No.1 Spotlight: Maria Sharapova
Published June 24, 2013 12:00
Earmarked for greatness from a young age, it did not take Maria Sharapova long to start delivering on her youthful promise. At the tender age of 17, Sharapova stunned the tennis world, defeating overwhelming favorite Serena Williams to lift the 2004 Wimbledon title.
Nearly a decade on, the Russian is still going strong. And worryingly, for the rest of the WTA, judging by her recent exploits, she seems to be getting better with age.
After overcoming career-threatening shoulder surgery, Sharapova ended a two-year Top 10 exile in 2011 thanks to deep runs at both the French Open and Wimbledon. The following year, she defied the odds to complete her set of majors in Paris and return to the top of the rankings for the fourth time in her career.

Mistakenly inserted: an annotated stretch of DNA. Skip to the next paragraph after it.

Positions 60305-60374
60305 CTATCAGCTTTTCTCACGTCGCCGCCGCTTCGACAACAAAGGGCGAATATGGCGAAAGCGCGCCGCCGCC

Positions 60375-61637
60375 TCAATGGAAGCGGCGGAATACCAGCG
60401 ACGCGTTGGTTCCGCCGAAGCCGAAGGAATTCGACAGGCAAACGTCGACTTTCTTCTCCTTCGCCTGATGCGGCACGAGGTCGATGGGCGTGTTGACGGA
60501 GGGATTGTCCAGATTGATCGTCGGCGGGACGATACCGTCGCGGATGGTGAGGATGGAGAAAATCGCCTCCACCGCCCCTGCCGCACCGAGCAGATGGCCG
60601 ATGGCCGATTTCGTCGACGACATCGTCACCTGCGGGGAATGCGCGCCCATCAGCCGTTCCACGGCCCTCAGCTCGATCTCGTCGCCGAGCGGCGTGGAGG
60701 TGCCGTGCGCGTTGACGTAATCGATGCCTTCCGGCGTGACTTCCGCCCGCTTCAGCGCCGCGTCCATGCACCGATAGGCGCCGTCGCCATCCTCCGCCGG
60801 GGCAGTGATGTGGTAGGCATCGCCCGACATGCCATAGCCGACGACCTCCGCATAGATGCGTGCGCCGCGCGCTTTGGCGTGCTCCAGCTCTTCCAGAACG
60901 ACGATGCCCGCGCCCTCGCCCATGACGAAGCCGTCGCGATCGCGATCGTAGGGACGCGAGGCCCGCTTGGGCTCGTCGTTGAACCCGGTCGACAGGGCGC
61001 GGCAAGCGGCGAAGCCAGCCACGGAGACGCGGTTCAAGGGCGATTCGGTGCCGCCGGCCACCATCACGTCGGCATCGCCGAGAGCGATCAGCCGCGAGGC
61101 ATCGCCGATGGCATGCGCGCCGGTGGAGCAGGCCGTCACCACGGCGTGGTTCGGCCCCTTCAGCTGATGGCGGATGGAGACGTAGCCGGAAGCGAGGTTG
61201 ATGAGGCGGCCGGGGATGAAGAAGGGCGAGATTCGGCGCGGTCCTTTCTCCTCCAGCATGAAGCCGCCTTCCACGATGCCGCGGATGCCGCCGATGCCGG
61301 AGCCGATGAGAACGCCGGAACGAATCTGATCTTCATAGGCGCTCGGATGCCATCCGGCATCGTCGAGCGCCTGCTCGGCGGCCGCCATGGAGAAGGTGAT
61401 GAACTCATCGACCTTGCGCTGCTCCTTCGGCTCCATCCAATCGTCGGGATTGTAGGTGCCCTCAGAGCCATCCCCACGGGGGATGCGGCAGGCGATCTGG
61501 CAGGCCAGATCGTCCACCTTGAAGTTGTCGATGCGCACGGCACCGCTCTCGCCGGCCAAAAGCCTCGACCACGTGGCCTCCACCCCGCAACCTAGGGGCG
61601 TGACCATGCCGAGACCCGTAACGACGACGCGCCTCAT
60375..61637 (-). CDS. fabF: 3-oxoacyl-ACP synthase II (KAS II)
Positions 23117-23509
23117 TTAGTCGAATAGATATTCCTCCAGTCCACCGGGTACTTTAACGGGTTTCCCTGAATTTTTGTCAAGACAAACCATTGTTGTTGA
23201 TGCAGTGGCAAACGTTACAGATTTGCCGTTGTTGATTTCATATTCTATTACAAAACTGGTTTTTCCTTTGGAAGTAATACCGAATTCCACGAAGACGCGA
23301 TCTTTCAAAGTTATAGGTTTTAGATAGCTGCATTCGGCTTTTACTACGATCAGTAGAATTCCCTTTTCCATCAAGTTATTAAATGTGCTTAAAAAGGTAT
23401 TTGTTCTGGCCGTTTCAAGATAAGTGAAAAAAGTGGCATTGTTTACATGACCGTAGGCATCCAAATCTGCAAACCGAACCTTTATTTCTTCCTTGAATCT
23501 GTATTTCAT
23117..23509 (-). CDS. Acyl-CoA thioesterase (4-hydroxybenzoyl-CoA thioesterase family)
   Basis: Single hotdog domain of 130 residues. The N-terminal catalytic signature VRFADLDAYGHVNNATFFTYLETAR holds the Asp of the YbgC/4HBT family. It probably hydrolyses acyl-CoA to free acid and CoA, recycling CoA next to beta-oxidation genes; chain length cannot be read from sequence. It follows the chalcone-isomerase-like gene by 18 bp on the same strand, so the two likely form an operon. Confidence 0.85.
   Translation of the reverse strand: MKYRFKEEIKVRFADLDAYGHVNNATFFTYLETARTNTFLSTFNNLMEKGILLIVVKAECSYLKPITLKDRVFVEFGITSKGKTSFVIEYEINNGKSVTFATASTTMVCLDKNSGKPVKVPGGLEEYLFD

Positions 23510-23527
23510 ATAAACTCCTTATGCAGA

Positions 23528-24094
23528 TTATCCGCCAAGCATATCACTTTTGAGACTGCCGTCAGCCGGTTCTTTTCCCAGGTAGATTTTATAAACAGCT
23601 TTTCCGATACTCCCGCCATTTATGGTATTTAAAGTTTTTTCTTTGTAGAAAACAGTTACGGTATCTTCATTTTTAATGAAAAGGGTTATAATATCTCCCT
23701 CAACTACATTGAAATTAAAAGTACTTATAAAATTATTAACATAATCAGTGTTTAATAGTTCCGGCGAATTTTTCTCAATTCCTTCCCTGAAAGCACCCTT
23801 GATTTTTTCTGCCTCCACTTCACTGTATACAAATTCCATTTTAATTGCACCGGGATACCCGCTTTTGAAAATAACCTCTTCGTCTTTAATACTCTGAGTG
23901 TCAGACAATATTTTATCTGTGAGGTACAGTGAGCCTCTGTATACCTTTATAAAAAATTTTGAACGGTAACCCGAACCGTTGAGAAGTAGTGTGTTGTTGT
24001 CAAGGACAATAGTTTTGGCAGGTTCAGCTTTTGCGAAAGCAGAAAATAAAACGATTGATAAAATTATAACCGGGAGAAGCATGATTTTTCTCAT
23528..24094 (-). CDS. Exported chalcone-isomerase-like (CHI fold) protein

• Winner of four Grand Slam titles: 2004 Wimbledon, where as 17-year-old became fourth-youngest Grand Slam champion in Open Era; 2006 US Open; 2008 Australian Open; and 2012 Roland Garros, where she became the sixth player in the Open Era to complete the career Grand Slam
• Also among her 29 WTA titles was a triumph at the 2004 WTA Championships
• On August 22, 2005, became first Russian to reach No.1 and fifth-youngest player ever at 18 years, 4 months
• Silver medalist at 2012 London Olympics, where she also was flag bearer for Russia at opening ceremony
• Has won at least one title each year since 2003 (11 straight years), tied for the fourth best streak in WTA history
• Her more than $26 million in career prize money is the third most in WTA history
• Her $6,508,296 won in 2012 was the fourth best prize money season in WTA history
• Is the world's highest-paid female athlete
• Won WTA's Most Impressive Newcomer Award in 2003
• Won WTA's Most Improved Player Of The Year Award and Player Of The Year Award in 2004
• Won WTA's Fan Favorite Singles Player Of The Year Award in 2010
• With more than 8.8 million fans, is the most followed female athlete on facebook
• Appointed UNDP Goodwill ambassador in 2007